New research shows
Around 6.5m UK workers are unhappy at work and would switch jobs for better benefits, according to new research from employee benefits and perks platform Perkbox.
The unhappiest workers are in Yorkshire and the Humber where just two in five (42per cent) claim not to be happy while the happiest workers hail from the East Midlands with a whopping 80per centclaiming to be happy.
In London, nearly half (48 per cent) of workers would be likely to switch to a job that offered better benefits and overall women are more likely than men to consider work/life balance an important factor in switching jobs (41 per centvs 35 per cent).
Happiness increases steadily during the working week, with almost a third (31 per cent) saying they rate happiness as either poor or very poor on Mondays compared to Tuesdays (19 per cent), Wednesdays (12 per cent), Thursdays (11per cent) and Fridays (eight per cent).
As well as lack of reward and recognition in the workplace, UK workers reported that a toxic negative culture at work was their biggest grievance (cited by 21per centof respondents) while 17 per cent highlighted micro management and 15 per cent said long hours.
The research showed that more men than women would tell their boss if they are unhappy at work (69 per cent vs 5 7per cent) while older workers (55+) are more likely to tell their boss if they are unhappy than younger workers.
Perkbox’s research also showed that one in five (20 per cent) workers believe their boss would be moderately or not at all supportive if they told them they were unhappy in their jobs. Younger workers feel more supported by their bosses than the older generation, with two thirds (66 per cent) of 18 – 24 year olds believing that if they told their bosses they were unhappy, they would be either moderately or very supportive, compared with just 49 per centof 55 – 64 year olds.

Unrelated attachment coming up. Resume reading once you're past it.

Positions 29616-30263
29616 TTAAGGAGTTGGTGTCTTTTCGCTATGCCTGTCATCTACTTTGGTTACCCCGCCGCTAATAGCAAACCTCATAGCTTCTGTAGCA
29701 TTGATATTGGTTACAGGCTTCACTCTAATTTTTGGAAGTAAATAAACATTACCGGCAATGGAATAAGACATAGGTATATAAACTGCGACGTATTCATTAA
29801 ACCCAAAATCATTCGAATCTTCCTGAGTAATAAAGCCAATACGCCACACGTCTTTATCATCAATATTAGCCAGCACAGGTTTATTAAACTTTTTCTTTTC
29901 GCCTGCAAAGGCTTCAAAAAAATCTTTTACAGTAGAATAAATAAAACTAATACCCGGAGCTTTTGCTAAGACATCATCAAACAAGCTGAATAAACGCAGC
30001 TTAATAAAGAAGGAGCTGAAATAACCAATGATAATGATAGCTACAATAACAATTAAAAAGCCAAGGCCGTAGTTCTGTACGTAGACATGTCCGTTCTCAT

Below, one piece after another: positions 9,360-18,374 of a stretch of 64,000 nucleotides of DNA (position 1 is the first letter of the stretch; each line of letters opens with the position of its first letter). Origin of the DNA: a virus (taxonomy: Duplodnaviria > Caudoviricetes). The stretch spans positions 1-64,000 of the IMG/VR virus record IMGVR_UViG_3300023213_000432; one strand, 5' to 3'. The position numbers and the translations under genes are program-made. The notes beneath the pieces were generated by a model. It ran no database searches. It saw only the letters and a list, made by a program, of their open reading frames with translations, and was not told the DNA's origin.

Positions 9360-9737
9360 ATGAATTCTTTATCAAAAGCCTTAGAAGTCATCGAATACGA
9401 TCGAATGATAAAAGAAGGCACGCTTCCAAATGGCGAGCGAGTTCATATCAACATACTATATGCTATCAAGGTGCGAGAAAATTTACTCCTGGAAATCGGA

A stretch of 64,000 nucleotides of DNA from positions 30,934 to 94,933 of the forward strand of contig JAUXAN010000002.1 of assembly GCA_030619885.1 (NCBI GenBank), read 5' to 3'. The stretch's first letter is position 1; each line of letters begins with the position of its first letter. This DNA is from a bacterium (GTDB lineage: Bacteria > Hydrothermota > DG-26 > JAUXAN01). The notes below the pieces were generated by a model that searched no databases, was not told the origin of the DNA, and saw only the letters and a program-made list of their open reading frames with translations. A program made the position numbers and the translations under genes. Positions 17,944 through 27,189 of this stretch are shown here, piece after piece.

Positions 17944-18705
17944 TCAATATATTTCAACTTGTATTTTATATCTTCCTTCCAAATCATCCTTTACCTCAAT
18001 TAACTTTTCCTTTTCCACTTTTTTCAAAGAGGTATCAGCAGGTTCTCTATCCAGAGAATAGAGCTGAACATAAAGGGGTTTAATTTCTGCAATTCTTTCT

While most UK workers are relatively positive about their boss overall, with 15per centsaying their boss is ‘fantastic’, 16 per cent or 3.4m UK workers suggested they have either ‘poor’ or a ‘terrible’ boss.
Saurav Chopra, CEO and xo-founder at Perkbox, said: “This research indicates the scale of unhappiness in workers within UK businesses, and goes some way into revealing some of the causes of the nation’s general productivity issues. A single disengaged worker, irrespective of sector, can cost a business over £3K annually in sick leave, lost productivity, training and recruitment. This cost spirals into six figures if the organisation employs over a 1,000 people. Investment in employee health, well-being and engagement via perks and benefits is often perceived as a costly, non-critical ‘nice-to-have’ rather than an intrinsic tool for incentivising, retaining and recruiting talent.
“Yet most research already in the public domain indicates that while remuneration might instantly gratify and sway potential employees into accepting a job offer, it’s the non-financial factors that come with reward and recognition that engages and retains workers in the long run. Satisfied workers yield dividends in terms of engagement, loyalty and morale. Quite simply, happy teams accomplish great things.”